What’s your opinion of the regulations that were introduced following the 2008 financial crisis? Which regulations would you propose – whether for banks, insurance firms or investors?
Wim Duisenberg was a Dutch politician who served as the first President of the European Central Bank from 1998 to 2003. Because of his pivotal role in the financial sector, this challenging Honours programme has been named after him. And for good reason: this broad, multi-disciplinary programme tackles the world of finance from two perspectives: financial and legal. Financial markets and the regulation of the financial sector are now inextricably linked. Banks, asset management firms and financial authorities are looking for graduates who understand the law and financial markets. The job prospects are limitless! But the programme is demanding, too: we’re looking for ambitious students who are ready to be challenged (the study load is 84 EC in one year compared to the regular 60 EC). If this sounds like you, read on…
This is what you will be doing
On the financial markets side, the programme covers courses from the Financial Management, Finance, and Accounting & Control programmes. On the regulation side, the programme offers unique courses covering company law and financial sector regulation. At the same time, you’ll participate in career services workshops and self-reflection exercises that will help you enter the world of work ready to hit the ground running.
To break it down:
- You’ll take seven mandatory courses that together cover corporate finance, accounting, finance and the law. Two of these are unique to this programme:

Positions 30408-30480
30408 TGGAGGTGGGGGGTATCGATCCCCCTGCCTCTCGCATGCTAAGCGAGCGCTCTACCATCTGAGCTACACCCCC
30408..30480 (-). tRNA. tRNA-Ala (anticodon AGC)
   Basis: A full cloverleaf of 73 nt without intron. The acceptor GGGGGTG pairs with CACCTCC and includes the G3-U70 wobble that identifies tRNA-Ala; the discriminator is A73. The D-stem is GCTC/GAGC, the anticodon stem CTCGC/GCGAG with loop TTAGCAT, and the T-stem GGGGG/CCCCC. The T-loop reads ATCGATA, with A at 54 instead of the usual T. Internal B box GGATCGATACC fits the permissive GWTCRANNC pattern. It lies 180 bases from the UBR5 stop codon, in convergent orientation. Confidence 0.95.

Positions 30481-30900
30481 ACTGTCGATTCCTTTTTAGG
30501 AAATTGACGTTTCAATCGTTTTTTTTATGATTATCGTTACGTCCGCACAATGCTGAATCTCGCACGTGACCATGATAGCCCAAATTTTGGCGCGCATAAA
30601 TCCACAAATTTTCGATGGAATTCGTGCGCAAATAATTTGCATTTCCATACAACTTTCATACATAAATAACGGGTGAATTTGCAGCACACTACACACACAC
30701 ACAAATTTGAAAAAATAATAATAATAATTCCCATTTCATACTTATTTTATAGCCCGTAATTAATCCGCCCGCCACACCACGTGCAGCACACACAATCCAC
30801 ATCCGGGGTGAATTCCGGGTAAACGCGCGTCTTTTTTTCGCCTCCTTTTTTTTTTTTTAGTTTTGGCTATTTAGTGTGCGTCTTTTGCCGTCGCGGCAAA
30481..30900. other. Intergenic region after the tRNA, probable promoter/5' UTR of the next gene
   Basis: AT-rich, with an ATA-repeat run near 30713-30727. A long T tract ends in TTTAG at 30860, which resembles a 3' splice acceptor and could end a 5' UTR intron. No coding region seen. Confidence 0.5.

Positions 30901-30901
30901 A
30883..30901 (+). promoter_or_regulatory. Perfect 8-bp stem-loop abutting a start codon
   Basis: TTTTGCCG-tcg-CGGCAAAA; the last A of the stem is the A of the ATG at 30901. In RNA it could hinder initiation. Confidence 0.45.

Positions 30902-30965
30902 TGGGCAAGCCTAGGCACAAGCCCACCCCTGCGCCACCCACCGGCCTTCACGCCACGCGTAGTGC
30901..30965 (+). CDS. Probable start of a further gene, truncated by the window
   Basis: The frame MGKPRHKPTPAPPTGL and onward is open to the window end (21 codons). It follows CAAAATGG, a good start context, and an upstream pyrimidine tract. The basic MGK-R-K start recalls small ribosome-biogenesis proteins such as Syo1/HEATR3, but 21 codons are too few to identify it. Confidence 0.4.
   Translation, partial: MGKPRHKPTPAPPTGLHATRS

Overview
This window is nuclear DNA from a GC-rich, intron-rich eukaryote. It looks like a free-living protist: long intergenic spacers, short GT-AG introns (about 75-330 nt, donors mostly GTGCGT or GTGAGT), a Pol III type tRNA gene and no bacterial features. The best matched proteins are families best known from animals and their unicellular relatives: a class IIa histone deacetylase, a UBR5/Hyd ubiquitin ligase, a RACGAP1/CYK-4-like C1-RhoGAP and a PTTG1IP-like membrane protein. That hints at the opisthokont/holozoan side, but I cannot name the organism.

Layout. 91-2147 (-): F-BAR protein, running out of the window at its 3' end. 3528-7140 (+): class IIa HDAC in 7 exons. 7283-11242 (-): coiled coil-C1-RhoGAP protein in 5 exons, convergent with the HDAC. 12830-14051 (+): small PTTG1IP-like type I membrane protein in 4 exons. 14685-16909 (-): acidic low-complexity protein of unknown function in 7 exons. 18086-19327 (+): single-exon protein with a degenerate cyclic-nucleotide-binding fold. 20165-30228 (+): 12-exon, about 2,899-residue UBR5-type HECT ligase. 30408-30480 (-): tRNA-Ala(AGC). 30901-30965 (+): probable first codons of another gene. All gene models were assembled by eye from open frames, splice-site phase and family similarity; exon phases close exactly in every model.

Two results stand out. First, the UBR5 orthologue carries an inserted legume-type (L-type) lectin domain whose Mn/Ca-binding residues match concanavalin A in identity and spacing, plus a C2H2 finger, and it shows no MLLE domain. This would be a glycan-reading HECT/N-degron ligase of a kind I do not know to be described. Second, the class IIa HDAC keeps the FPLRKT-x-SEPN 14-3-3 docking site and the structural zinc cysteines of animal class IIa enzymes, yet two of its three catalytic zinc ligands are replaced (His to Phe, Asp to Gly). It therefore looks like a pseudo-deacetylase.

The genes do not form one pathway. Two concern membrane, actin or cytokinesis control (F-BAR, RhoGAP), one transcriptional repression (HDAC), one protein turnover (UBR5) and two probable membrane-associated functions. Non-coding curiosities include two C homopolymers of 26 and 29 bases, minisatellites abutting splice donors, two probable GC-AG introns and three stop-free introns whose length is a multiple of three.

- Company Law – The course covers company law in three countries (Germany, the UK and the US) and looks at how general law and interpretation, corporate tax law, regulation on market manipulation and data protection law, for instance, impact on companies’ structures and operations.
- Financial Sector Regulation – The course examines the regulations that were imposed on the financial sector after the 2008 crisis, and asks whether their outcomes correspond to the original goal. For example: the impact of Basel on banks’ activities, or the consequences of Solvency on insurance companies’ balance sheets and risk strategies.
- You’ll take at least three electives.
- You’ll also conduct a research project that will give you the academic preparation to write your Master’s thesis.
- Throughout the programme, you’ll focus on ethics in the financial industry, preparation for the labour market, and self-development.